"But Miss, it was only banter..." How do we equip children with the skills to understand when banter has gone too far?

In schools and youth organisations, banter is a common interaction that can foster camaraderie and strengthen relationships. However, the line between friendly teasing and harmful behaviour can often blur, leading to misunderstandings and even bullying. In partnership with Nottingham Trent University, we have developed a brand new CPD online training course and toolkit to help the children’s workforce navigate this delicate balance.

Banter & Bullying

What is banter? 

First, it’s essential to clarify what we mean by banter. According to Oxford Languages, banter is defined as "the playful and friendly exchange of teasing remarks". It's a reciprocal interaction that typically occurs between friends, involving a "verbal ping-pong" of comments meant to be light-hearted and humorous. As Ben, a Year 9 student, succinctly put it in Nottingham Trent University’s own research: "Banter’s just like, kind of, it’s, well, it’s with your mates ... if you know someone well and you know that they won’t get offended”.  

Why understanding banter matters 

A 2023 study by Nottingham Trent University highlighted significant gaps in teacher preparedness to handle banter and bullying. Only 37% of teachers felt equipped to manage bullying, and a mere 19% to manage banter. This underscores the need for better resources and training to address these issues effectively, which we have addressed with our new training and toolkit.  

Key learnings about banter and bullying:  

  1. Banter is playful, positive, and reciprocal: True banter involves mutual participation and understanding. 

  2. Banter can appear aggressive: To outsiders, banter may seem harsh, but among friends, it is understood as fun and helps strengthen bonds however, we should be aware of the signs of it going wrong …  

  3. Banter can go wrong: Sometimes, banter can unintentionally hurt someone’s feelings, highlighting the importance of recognising the difference between playful teasing, when things go too far and intentional harm. 

  4. Recognise intent and context: It is crucial to distinguish between innocent mistakes and behaviours intended to harm, which can escalate into bullying. Mistakes should be corrected quickly and we should be empowering children to feel able to speak up when a joke has gone too far.  

When banter goes wrong 

Despite the best intentions, banter can cross the line into harmful territory. Topics identified by young people as inappropriate for banter include family members, appearance, self-harm, death, and targeting perceived differences. When banter is shared with a wider audience or repeated excessively, it can lose its playful nature and become hurtful. 

As Jane, a 19-year-old, explained to Nottingham Trent University, "It’s all kind of funny until other people get involved then it’s not. They don’t have the same mindset as you do". This sentiment reflects the complexity of maintaining the line of acceptability in banter.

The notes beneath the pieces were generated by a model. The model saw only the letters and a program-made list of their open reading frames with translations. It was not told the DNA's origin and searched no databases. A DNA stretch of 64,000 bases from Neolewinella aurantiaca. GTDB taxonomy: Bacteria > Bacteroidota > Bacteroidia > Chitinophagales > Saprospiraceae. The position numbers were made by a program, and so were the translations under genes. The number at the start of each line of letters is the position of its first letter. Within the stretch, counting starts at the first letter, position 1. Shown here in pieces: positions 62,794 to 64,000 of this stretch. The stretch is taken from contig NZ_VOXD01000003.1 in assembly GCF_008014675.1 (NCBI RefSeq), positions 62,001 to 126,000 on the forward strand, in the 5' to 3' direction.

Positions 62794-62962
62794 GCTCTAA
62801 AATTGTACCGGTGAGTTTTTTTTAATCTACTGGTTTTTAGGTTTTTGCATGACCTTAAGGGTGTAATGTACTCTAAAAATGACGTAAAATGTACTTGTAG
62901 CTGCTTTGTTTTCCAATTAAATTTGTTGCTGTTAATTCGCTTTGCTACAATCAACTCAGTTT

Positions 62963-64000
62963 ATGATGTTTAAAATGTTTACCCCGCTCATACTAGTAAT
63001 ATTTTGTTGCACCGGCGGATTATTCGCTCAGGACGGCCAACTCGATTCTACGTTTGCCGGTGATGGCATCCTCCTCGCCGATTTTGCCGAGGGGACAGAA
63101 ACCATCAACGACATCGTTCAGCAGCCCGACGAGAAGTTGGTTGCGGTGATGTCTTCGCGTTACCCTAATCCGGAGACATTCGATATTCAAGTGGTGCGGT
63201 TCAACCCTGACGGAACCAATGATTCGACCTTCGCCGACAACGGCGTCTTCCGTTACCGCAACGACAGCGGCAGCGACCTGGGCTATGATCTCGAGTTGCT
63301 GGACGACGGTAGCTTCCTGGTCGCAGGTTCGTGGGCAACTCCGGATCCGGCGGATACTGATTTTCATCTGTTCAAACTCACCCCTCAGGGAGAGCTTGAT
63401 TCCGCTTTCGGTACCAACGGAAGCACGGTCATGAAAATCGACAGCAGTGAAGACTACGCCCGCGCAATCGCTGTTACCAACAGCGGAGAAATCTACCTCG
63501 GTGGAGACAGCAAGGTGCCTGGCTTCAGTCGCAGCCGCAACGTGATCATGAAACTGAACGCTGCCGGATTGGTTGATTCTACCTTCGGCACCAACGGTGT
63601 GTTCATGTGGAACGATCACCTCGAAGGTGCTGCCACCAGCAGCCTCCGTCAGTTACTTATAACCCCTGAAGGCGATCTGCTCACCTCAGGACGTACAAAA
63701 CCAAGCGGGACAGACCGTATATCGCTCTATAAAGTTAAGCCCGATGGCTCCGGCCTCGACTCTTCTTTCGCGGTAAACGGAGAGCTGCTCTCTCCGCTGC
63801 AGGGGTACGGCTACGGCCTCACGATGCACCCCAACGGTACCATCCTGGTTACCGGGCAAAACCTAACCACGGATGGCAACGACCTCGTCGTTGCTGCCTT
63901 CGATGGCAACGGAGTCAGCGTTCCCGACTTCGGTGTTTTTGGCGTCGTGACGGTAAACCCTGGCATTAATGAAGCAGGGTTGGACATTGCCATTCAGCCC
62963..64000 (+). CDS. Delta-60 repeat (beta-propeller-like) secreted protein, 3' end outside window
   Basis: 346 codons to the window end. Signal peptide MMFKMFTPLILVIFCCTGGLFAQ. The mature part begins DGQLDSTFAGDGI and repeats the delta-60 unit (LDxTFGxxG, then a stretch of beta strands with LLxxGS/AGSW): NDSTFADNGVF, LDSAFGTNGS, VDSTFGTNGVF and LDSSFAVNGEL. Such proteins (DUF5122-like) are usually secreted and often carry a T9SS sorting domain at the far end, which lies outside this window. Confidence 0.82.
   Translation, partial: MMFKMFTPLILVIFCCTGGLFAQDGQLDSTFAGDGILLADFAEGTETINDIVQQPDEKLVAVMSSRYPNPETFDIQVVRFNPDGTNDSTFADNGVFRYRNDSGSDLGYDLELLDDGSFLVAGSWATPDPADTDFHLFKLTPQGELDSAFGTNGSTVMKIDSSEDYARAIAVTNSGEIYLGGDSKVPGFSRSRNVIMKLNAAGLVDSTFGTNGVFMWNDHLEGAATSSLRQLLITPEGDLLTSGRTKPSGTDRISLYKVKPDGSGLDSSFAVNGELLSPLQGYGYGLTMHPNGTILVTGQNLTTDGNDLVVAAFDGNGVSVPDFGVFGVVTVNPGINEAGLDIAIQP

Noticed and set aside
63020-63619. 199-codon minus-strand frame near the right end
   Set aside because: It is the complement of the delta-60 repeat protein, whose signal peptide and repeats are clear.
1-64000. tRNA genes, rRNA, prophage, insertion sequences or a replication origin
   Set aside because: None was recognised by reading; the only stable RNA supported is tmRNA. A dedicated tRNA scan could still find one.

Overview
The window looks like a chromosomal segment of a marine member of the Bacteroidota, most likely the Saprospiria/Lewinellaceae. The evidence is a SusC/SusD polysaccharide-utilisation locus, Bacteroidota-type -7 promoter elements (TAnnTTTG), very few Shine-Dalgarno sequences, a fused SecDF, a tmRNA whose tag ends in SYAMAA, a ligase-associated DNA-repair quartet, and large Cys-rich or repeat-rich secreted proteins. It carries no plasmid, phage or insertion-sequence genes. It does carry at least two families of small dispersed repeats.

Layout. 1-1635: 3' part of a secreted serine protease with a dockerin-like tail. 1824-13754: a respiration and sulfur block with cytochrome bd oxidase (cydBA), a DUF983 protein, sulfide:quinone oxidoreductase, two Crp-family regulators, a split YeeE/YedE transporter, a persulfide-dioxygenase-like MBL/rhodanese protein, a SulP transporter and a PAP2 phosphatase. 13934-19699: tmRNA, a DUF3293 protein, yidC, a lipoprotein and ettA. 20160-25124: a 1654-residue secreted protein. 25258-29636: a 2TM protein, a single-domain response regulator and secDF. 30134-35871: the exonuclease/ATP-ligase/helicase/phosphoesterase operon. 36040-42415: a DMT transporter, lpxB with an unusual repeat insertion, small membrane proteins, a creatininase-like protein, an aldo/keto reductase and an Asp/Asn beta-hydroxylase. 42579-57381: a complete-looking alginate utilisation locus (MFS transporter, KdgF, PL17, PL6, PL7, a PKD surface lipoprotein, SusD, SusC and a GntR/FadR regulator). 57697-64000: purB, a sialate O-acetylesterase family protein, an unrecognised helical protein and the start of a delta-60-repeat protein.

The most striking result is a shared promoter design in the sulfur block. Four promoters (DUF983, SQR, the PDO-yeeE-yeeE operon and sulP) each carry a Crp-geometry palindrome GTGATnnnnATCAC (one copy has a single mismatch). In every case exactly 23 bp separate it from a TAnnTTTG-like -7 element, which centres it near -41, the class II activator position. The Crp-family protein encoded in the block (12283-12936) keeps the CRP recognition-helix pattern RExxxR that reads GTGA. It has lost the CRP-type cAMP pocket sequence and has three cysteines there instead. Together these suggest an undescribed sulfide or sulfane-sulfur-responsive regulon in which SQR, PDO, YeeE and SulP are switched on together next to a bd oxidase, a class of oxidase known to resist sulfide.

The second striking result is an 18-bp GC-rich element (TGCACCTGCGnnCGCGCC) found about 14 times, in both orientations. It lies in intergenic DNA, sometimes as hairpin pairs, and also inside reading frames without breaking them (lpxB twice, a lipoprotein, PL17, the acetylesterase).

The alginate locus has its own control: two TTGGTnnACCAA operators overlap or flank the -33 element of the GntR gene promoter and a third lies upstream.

Navigating verbal and non-verbal cues 

Understanding verbal and non-verbal cues is critical in recognising when banter is appropriate. Tone of voice, body language, and facial expressions all play a role in conveying intent. However, for some pupils, including neurodiverse individuals, these cues might be harder to interpret, necessitating explicit communication and support. 

In online interactions, where tone and body language are absent, cues such as emojis, GIFs, and initialisms like "jk" (just kidding) or "lol" (laughing out loud) become essential. 

Banter & Bullying

Empowering young people 

Setting personal boundaries 

Encouraging young people to set and respect personal boundaries is vital. They should feel empowered to voice discomfort when banter goes too far. Role-playing scenarios and using examples from media can help illustrate how to handle such situations. 

Implementing a whole-school or setting approach 

A consistent, school-wide approach supported by strong leadership is crucial. Engaging the entire school community —students, staff, and families — in developing and understanding practice around banter and bullying that is reflected in school policies ensures everyone is on the same page. 

Celebrating diversity 

Promoting an inclusive environment where differences are celebrated helps prevent banter from turning into bullying. Recognising and challenging derogatory language is essential in fostering a respectful and supportive community. 

We’re here to help!  

Equipping young people with the skills to navigate banter requires education, empathy building, and clear boundaries. By understanding the fine line between playful teasing and harmful behaviour, and fostering an environment of respect and inclusivity, we can help ensure that banter remains a positive part of social interactions for children and young people, rather than a gateway to bullying.  

Banter or bullying? Navigating the line of acceptability - FREE online CPD training

Drawing the line between banter and bullying - a blog by ABA Director Martha Evans

Find resources for Anti-Bullying Week 2023, which focused on the difference between banter and bullying

The Anti-Bullying Alliance's website page on 'Banter'